STORMS PRESENT A REAL RISK TO FARMERS AND GROWERS WHO USE POLY-TUNNELS SO IT IS NECESSARY TO ENSURE A SAFETY MANAGEMENT PLAN IS IN PLACE

High winds can prove particularly damaging to tunnels which means weekly inspections should be carried out to ensure the integrity of the structure is maintained. Pay close attention to the upper section near the apex of the tunnel – if you notice any kinking then this should be rectified as it can increase the likelihood of collapse of that section of hooped tubing.

Replace any damaged sections immediately to ensure the structural strength of the frame.

Solid and stable

A solid poly-tunnel should include horizontal and apex bracing to each hoop as this will reduce the risk of collapse.

There should also be extra strengthening at the tunnel ends, for example, double-hooped gable ends on the first hoop section. As well as this, the second and third hoop sections should be tied to each other to share any stress.

The hoops to the exposed flank of the tunnel, facing the prevailing wind, must be inserted deeper into the ground for greater stability. And wire ridge bearers must be linked to the tunnel tubes and there should be additional bracing at the ends.

There must be quality taping over the out face of the hoops where it is in contact with the skin to prevent chaffing and rubbing.

Monitoring the forecasts

Keeping an eye on the weather forecast is an obvious way of being ready for poor conditions. By monitoring the forecasts it is possible to have an understanding of which way the wind will be moving and therefore which parts of the site will be most affected by the weather.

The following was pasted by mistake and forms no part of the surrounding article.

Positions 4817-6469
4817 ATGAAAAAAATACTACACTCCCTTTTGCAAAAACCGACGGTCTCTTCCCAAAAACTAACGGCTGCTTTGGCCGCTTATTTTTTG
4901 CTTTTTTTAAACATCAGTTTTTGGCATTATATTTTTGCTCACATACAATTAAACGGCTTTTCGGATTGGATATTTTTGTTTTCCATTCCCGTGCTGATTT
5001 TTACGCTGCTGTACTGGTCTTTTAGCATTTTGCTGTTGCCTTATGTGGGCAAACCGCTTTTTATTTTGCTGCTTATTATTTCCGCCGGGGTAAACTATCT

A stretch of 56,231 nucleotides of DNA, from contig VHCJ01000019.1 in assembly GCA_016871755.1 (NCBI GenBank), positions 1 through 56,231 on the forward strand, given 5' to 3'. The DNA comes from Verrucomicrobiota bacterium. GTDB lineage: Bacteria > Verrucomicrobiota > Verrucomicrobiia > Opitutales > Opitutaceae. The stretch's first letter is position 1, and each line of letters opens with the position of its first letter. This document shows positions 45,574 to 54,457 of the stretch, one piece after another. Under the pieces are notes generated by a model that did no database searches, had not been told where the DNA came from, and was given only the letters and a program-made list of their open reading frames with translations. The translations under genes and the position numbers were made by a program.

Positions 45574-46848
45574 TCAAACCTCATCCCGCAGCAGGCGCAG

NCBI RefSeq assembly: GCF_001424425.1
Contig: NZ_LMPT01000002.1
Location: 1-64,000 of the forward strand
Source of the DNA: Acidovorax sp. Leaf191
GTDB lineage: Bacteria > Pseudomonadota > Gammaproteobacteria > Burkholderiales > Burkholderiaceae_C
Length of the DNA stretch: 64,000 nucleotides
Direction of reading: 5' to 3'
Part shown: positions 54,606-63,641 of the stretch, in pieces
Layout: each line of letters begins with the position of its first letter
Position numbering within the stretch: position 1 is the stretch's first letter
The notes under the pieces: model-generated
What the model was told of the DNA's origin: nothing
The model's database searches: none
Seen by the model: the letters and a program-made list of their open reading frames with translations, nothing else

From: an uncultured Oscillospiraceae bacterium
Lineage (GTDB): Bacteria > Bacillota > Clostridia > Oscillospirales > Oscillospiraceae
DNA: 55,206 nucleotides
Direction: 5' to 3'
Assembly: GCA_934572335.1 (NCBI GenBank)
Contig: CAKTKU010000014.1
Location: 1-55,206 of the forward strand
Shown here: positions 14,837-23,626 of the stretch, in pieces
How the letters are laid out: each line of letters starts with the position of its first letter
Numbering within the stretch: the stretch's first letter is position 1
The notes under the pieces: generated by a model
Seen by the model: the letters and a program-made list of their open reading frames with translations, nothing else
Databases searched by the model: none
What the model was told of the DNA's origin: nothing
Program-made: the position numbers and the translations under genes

On a daily basis the field weather stations should be studied and a senior member of staff should continue to monitor throughout the day.

It isn’t just wind speed that affects the tunnels. It is important to look out for low pressure systems travelling north or south and/or a high level cell (large depression) as this creates short violent bursts of wind on the perimeter of the depression. This can have most impact on the tunnels.

Immediate action should be taken where necessary.

Weathering the storm

If high winds are expected on a short term basis, fully venting the tunnels is advisable. Any staff should be trained so that they are able to vent the tunnels when required.

The tunnels must be vented in poor weather. Polythene should be rolled up to the height of the ridge reducing the flank exposure to the winds and heavy rains. Once the weather has passed and the forecast is clear, the skin can be reapplied and secured.

However, if a longer storm is forecast the tunnels should be completely de-skinned.

For more information speak to your local NFU Mutual Agent.